.Updated: Despite Receiving a $50 Million Donation, Children’s Hospital Oakland Is Still Refusing to Give Raises

If you happen to run into any medical residents anytime soon, they may look a little fatigued and broke, especially if they happen to be residents or pediatricians of UCSF Benioff Children’s Hospital of Oakland. Today, the CIR/SEIU Healthcare union that represents resident physicians and pediatricians said it plans to rally in front of the hospital on Friday at 12:15 p.m. along with nurses and community leaders to demand better wagers and working conditions.


UCSF Benioff Children’s Hospital Oakland has reported notable coups recently, including a $50 million gift from Lynne and Marc Benioff, and the American College of Surgeons elevated its certification to a Level 1 Pediatric Trauma Center.


But the hospital’s residents are not feeling the same recognition. In a statement, CIR/SEIU reported that federal mediations broke down with hospital administrators on May 20 because the hospital is allegedly not willing to make compromises. Specifically, physicians are asking for a one-time economic increase over a two-year period in hopes of keeping the residency program competitive, as well as a contribution from the hospital to a fund that addresses gaps in patient care.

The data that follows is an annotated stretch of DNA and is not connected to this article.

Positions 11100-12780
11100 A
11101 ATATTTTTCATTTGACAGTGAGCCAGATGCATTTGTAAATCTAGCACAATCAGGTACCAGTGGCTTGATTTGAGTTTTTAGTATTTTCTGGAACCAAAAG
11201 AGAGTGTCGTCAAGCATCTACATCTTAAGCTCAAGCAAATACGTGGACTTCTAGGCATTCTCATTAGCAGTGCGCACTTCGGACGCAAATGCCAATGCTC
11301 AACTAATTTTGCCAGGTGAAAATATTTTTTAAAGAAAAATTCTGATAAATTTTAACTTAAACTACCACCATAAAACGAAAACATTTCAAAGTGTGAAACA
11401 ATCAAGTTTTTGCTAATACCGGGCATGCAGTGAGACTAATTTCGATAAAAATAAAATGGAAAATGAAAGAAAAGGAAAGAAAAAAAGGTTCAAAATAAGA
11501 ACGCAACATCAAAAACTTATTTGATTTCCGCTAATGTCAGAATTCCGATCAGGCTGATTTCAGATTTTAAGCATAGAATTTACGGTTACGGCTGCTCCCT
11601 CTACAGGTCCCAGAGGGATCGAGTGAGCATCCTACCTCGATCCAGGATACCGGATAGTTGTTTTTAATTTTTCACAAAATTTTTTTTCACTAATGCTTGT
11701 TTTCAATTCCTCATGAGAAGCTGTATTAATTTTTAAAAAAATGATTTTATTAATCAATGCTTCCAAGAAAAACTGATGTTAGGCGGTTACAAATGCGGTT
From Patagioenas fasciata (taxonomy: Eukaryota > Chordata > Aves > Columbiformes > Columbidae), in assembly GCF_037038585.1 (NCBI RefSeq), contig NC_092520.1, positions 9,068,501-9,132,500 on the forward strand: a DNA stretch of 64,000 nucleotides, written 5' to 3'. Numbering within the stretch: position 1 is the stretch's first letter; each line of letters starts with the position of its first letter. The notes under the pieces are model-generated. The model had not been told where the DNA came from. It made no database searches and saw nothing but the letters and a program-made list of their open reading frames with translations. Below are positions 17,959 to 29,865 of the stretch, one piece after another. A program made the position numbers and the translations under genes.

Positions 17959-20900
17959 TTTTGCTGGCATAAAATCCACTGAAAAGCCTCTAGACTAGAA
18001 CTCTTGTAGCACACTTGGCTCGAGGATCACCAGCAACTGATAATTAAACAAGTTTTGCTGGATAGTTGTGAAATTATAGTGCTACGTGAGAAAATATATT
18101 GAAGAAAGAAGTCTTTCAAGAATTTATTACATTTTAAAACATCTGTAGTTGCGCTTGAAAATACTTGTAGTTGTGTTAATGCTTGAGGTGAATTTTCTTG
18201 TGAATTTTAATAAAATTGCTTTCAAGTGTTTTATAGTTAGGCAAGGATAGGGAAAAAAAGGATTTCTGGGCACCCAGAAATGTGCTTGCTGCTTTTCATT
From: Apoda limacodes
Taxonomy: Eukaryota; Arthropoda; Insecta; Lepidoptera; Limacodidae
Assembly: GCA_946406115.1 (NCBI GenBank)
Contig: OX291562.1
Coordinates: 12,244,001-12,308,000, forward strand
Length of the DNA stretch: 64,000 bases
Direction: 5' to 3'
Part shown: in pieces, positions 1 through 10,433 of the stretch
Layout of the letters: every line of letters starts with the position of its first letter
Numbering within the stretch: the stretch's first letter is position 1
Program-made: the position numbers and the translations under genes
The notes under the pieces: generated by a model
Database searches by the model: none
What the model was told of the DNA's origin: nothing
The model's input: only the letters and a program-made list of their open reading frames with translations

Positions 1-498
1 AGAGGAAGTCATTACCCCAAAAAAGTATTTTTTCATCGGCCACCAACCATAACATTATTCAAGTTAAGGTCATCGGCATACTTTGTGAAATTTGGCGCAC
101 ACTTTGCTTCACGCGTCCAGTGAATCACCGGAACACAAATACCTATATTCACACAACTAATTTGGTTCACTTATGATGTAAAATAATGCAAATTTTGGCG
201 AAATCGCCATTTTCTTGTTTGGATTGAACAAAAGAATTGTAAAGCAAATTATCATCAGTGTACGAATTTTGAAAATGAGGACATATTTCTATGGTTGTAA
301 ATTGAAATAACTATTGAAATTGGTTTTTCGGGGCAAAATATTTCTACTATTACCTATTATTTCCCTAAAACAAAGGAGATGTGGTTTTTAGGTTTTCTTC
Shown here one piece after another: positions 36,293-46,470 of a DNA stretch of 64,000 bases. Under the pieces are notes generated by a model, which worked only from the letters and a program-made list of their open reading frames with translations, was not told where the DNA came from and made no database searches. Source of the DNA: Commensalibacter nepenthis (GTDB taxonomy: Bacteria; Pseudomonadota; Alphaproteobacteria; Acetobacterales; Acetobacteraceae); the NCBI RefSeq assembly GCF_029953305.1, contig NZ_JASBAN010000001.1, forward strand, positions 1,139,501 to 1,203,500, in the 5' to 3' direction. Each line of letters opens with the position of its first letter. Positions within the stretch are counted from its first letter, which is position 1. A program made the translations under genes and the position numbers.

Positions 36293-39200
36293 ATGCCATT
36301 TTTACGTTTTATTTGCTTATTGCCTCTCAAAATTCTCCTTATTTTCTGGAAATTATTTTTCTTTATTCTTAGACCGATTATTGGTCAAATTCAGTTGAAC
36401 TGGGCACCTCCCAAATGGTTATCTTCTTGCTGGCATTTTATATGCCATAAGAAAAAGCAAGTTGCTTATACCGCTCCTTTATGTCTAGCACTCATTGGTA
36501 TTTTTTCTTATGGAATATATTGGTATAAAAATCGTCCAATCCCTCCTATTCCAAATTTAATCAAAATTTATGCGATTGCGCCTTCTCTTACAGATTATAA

UCSF Benioff Children’s Hospital Oakland not only countered with not increasing wages, but also proposed freezing wages for three years and no contribution to the Patient Care Fund, according to CIR/SEIU.
CIR/SEIU also said that the average salary for resident physicians working a normal 80 hours per week work schedule is less than $52,000, or about $12.50 per hour.

Children’s Hospital Oakland has added two names to its title this year with its merger with UCSF and donations from the Benioffs, but administrators appear set on reducing the number of doctors and freezing wages.

Update 6/5 2:30 p.m.

In a statement, Melinda Krigel, spokesperson for UCSF Benioff Children’s Hospital Oakland, blamed federal budget cutbacks for the hospital’s inability to increase wages. Krigel stated that the hospital has suffered cuts of more than 30 percent from a funding used “to support training of pediatricians and pediatric specialists.”

“This is a burden that is difficult to shoulder for a hospital such as ours without eliminating other vital health services needed by the community,” Krigel stated. 


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